The last version is a version 2.x. Apart from possible urgently needed bugfix releases – let’s hope that won’t be necessary – there won’t be another version 2.
A version change in the so-called major version usually only occurs when there is a very fundamental change to the software product. With the version change from 1 to 2, for example, completely new functionality was added with the file functions, which required, among other things, the additional permissions to the file system access on your devices.
After more than three years of more or less uninterrupted development, the GC Wizard has become much bigger and more complex than it could even have been dreamed of at the beginning. The steadily growing complexity also led to many problems in the internal development. So it is now time to take the underlying code base and critically review it. Is the structure and approaches chosen at that time still appropriate concerning the today’s project? And can it still support further potential growth?
Decisions about the structure of code and the programming principles can – roughly speaking – be described as Software Architecture. The decisions that led to the current architecture were based on assumptions of much less supported tools and also the pessimistic view that no one but me would ever really work on the project permanently. Now, thanks to Thomas and Mike, I’ve been proven wrong, and on the other hand, I’ve had to realize that the decisions I made back then no longer meet today’s requirements.
We have many places where the code base no longer meets the requirements of clean code. The most serious part is the current Technical Layering. This means that I had originally decided to strictly separate calculation logic and output entirely, i.e. the representation in the app, which is a as classical approach in the theory of software architecture. This leads to writing the code for the logic of a concrete tool into one directory and the code for the presentation into a directory in a completely different path. This works well as long as one thinks in small scales.
But by now, in addition to program logic and displays, we have translation files, files for searching, the registry for the main menu, and more. So a new tool, as small and simple as it may be, immediately spreads all over the entire project, which now has over a thousand folders. So it’s increasingly hard to keep track of which part belongs to a certain tool and where you would find it.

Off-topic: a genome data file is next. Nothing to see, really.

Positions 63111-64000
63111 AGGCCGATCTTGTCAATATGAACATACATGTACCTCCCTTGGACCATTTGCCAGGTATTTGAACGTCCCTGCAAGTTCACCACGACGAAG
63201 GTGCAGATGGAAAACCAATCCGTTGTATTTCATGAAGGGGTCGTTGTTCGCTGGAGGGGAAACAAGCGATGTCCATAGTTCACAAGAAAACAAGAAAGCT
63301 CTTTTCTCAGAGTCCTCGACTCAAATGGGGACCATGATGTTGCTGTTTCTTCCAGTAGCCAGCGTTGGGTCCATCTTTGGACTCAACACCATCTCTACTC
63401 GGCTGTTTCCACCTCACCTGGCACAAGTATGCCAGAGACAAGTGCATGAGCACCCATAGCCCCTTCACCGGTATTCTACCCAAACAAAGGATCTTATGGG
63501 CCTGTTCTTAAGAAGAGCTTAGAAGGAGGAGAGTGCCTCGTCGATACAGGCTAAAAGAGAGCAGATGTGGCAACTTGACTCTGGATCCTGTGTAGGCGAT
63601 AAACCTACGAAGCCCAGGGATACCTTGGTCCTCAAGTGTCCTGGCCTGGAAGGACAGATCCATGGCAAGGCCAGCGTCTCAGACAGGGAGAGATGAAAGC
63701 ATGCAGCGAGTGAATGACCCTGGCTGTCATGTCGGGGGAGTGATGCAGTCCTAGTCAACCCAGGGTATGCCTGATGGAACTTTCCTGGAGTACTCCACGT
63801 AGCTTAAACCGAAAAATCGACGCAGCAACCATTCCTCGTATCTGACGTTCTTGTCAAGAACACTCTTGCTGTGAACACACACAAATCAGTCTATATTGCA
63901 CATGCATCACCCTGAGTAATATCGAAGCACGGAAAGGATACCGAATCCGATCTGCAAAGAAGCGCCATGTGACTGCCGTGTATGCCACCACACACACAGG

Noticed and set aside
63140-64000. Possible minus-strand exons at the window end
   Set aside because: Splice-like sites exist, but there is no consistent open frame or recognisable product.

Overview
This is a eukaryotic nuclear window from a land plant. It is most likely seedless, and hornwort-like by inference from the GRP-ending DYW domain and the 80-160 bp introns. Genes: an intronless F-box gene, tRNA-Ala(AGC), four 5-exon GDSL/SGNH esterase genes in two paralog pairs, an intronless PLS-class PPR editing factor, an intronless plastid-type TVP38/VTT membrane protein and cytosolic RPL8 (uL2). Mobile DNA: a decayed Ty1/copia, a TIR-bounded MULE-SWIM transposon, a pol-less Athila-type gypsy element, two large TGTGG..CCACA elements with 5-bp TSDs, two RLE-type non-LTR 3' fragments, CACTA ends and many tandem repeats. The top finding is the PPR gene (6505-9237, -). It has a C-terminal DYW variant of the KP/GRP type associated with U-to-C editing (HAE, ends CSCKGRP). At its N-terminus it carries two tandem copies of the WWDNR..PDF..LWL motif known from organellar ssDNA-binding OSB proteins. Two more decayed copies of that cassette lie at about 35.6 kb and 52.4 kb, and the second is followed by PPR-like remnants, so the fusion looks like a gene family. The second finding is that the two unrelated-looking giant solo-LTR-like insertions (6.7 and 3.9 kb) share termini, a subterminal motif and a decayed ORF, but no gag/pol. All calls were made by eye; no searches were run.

The solution is a so-called Domain Layering. Here, the technical view “calculation logic vs. output” does not take precedence, instead it is tried to keep all parts of a specific tool, a closed domain, together. After that, you can think about how to do the technical layering – just on a smaller scale, exclusively at the tool level and not project-wide. This makes it easier for us to get an overview and also simplifies the entry for potential future co-developers.
First, of course, a lot of files and directories have to be rearranged. Here we can rely a little on the support of our development environment, but there is still a lot of manual work to do within such a complex construct.
After that, it should also be checked whether certain files can be merged or should be separated. Do they still fit into the context in which they were introduced earlier? In the worst case, this leads to a manual review and check of all files.
We have two files, which are several thousand lines long – much too long to still master them as a human being – because we register all our tools there, i.e. for the main menu. The goal is to create a possibility, where also here on the one hand the complexity of these files is reduced, but on the other hand also the here likewise existing spreading of the tools further to reduce (the file for the main menu is naturally not to be found somewhere at a certain tool, but is a further point somewhere in the code). This possibility is called Reflection, which is common in the area of other programming languages, like Java, but is not easy to realize in our Dart-based system. It will technically work, but in some circumstances this could give significant speed penalty on app launching. However, we can only try this out. And if the worst comes to the worst, we will have to look for a compromise.
Currently, the largest internal rebuild that the project has seen so far is taking place. Many things have to be considered and in the end everything should remain the same for the user. The user does not benefit from a change of the version number so far, but for us as programmers this Sisyphos work is a huge step to make the project more future-proof.
But of course, from the user’s point of view, a lot of things will happen after the rebuild and great things are in the offing. More about that later 🙂